Personal naming practices and modes of address in the Chasu speech community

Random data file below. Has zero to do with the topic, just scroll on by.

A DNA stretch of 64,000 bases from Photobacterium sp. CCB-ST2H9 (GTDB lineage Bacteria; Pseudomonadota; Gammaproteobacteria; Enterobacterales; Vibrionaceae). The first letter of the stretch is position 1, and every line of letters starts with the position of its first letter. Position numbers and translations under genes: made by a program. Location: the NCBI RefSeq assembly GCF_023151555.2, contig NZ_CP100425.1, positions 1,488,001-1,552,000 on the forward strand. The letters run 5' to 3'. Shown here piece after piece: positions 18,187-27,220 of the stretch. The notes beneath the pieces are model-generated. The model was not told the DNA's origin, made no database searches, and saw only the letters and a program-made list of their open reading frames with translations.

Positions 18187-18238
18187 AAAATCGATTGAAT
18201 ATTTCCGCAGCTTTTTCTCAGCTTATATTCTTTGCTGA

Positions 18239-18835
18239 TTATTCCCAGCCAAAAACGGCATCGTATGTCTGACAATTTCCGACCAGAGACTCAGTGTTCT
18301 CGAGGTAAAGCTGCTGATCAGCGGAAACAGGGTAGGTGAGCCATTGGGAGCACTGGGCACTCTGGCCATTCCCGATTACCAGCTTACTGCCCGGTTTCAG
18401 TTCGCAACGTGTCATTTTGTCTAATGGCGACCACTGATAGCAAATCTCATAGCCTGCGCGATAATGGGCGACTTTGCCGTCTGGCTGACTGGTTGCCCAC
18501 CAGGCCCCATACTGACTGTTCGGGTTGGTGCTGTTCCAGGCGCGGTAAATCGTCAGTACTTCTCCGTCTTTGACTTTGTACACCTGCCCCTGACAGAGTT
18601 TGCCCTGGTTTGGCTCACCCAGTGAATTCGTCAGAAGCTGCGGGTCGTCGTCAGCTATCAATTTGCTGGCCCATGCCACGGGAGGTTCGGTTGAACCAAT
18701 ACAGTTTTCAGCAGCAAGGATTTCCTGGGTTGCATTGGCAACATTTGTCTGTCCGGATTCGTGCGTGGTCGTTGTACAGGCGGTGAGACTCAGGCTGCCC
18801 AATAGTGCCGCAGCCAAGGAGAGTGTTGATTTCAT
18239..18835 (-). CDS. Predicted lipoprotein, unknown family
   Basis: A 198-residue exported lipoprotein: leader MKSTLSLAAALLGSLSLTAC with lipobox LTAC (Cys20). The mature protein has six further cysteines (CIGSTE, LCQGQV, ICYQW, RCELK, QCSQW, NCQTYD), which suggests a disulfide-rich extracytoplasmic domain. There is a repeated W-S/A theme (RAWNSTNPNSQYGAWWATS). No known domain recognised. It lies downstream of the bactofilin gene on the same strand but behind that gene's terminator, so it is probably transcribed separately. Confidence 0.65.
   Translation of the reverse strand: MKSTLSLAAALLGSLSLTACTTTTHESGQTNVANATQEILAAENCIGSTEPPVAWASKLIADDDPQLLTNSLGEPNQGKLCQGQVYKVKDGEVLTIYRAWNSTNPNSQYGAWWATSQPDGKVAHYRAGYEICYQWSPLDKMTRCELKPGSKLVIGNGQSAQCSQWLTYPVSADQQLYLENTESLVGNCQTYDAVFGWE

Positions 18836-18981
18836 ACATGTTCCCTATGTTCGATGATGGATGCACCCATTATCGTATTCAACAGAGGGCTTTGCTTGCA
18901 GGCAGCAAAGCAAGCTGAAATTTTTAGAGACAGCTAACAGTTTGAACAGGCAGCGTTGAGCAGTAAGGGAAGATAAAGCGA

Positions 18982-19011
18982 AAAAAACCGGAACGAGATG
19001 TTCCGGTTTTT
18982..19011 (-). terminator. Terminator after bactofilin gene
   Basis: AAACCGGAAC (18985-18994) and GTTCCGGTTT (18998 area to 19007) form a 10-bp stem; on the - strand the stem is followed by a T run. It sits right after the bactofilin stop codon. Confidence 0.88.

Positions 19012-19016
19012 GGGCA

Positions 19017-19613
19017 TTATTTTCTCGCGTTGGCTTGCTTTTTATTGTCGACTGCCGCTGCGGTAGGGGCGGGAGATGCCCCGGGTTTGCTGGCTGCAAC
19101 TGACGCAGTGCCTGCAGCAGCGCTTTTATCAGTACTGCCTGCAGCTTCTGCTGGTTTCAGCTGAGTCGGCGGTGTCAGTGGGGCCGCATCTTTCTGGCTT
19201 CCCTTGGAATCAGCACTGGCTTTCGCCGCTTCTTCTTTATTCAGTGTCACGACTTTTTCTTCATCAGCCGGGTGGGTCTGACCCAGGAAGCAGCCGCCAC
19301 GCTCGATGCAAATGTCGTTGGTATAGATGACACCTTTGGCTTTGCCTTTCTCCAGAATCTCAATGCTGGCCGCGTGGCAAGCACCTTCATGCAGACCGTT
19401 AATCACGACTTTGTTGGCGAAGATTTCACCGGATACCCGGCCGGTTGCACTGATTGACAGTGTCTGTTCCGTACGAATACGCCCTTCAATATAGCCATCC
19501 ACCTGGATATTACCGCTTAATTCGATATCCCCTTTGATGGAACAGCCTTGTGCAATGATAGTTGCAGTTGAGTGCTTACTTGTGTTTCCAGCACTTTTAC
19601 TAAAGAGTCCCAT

This paper gives an account of sociolinguistic aspects of Chasu personal names and some ways in which they relate to the modes of address among the Vaasu people of Same District in the Kilimanjaro Region of Tanzania. It reveals that Chasu personal names are both linguistic and socio-cultural phenomena and are formed by both lexical and affixation processes. From the linguistic point of view, Chasu names demonstrate meaningful morphological and derivational processes that are linked to gender marking and hierarchy of birth. From a socio-cultural perspective, personal names are linked with circumstances surrounding the birth, such as time and day of delivery, place of birth, and natural events. This study describes how personal names are chosen and bestowed upon children, and how beliefs, values, social practices and human experience are reflected in the naming practices. This paper further demonstrates that names are not only labels for individual or group identification but are also inseparable from the modes of address and manner of expression in the Chasu speech community.